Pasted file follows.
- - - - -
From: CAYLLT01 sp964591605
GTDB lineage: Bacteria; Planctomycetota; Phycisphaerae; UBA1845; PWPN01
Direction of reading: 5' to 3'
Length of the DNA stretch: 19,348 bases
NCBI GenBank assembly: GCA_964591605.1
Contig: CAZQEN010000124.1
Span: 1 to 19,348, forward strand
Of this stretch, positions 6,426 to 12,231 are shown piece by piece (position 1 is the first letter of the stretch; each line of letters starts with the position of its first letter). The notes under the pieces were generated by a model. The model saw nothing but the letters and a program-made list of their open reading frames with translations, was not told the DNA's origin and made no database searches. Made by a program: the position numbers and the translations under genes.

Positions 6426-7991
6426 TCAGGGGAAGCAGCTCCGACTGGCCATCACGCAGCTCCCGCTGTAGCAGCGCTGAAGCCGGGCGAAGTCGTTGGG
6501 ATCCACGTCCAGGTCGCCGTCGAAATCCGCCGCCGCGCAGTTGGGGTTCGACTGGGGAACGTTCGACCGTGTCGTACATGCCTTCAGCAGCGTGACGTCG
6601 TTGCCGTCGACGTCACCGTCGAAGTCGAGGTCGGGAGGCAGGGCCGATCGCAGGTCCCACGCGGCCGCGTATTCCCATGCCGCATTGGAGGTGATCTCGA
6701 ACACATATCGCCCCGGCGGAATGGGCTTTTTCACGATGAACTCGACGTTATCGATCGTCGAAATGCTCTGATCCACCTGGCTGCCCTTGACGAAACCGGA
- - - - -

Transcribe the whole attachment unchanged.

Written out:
From: CAYLLT01 sp964591605
GTDB lineage: Bacteria; Planctomycetota; Phycisphaerae; UBA1845; PWPN01
Direction of reading: 5' to 3'
Length of the DNA stretch: 19,348 bases
NCBI GenBank assembly: GCA_964591605.1
Contig: CAZQEN010000124.1
Span: 1 to 19,348, forward strand
Of this stretch, positions 6,426 to 12,231 are shown piece by piece (position 1 is the first letter of the stretch; each line of letters starts with the position of its first letter). The notes under the pieces were generated by a model. The model saw nothing but the letters and a program-made list of their open reading frames with translations, was not told the DNA's origin and made no database searches. Made by a program: the position numbers and the translations under genes.

Positions 6426-7991
6426 TCAGGGGAAGCAGCTCCGACTGGCCATCACGCAGCTCCCGCTGTAGCAGCGCTGAAGCCGGGCGAAGTCGTTGGG
6501 ATCCACGTCCAGGTCGCCGTCGAAATCCGCCGCCGCGCAGTTGGGGTTCGACTGGGGAACGTTCGACCGTGTCGTACATGCCTTCAGCAGCGTGACGTCG
6601 TTGCCGTCGACGTCACCGTCGAAGTCGAGGTCGGGAGGCAGGGCCGATCGCAGGTCCCACGCGGCCGCGTATTCCCATGCCGCATTGGAGGTGATCTCGA
6701 ACACATATCGCCCCGGCGGAATGGGCTTTTTCACGATGAACTCGACGTTATCGATCGTCGAAATGCTCTGATCCACCTGGCTGCCCTTGACGAAACCGGA